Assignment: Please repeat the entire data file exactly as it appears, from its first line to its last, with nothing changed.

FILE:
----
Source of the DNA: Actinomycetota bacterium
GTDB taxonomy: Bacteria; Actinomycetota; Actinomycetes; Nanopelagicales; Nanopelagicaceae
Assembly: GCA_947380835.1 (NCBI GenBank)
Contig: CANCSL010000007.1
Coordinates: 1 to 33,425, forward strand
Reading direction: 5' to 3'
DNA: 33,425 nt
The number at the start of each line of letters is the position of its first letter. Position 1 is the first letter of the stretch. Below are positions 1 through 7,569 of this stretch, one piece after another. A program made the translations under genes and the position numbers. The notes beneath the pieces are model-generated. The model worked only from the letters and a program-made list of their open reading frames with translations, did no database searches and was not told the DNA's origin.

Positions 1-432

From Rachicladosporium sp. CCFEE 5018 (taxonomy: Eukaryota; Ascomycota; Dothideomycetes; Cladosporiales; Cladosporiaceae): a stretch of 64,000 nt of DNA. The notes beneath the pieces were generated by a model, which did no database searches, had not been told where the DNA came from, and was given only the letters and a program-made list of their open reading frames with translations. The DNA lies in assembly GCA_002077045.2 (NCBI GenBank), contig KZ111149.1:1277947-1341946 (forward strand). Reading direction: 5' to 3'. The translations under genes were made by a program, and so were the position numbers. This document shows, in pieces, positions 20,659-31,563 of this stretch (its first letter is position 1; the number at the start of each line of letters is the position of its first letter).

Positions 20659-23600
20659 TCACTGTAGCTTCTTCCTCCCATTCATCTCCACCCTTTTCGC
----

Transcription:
Source of the DNA: Actinomycetota bacterium
GTDB taxonomy: Bacteria; Actinomycetota; Actinomycetes; Nanopelagicales; Nanopelagicaceae
Assembly: GCA_947380835.1 (NCBI GenBank)
Contig: CANCSL010000007.1
Coordinates: 1 to 33,425, forward strand
Reading direction: 5' to 3'
DNA: 33,425 nt
The number at the start of each line of letters is the position of its first letter. Position 1 is the first letter of the stretch. Below are positions 1 through 7,569 of this stretch, one piece after another. A program made the translations under genes and the position numbers. The notes beneath the pieces are model-generated. The model worked only from the letters and a program-made list of their open reading frames with translations, did no database searches and was not told the DNA's origin.

Positions 1-432

From Rachicladosporium sp. CCFEE 5018 (taxonomy: Eukaryota; Ascomycota; Dothideomycetes; Cladosporiales; Cladosporiaceae): a stretch of 64,000 nt of DNA. The notes beneath the pieces were generated by a model, which did no database searches, had not been told where the DNA came from, and was given only the letters and a program-made list of their open reading frames with translations. The DNA lies in assembly GCA_002077045.2 (NCBI GenBank), contig KZ111149.1:1277947-1341946 (forward strand). Reading direction: 5' to 3'. The translations under genes were made by a program, and so were the position numbers. This document shows, in pieces, positions 20,659-31,563 of this stretch (its first letter is position 1; the number at the start of each line of letters is the position of its first letter).

Positions 20659-23600
20659 TCACTGTAGCTTCTTCCTCCCATTCATCTCCACCCTTTTCGC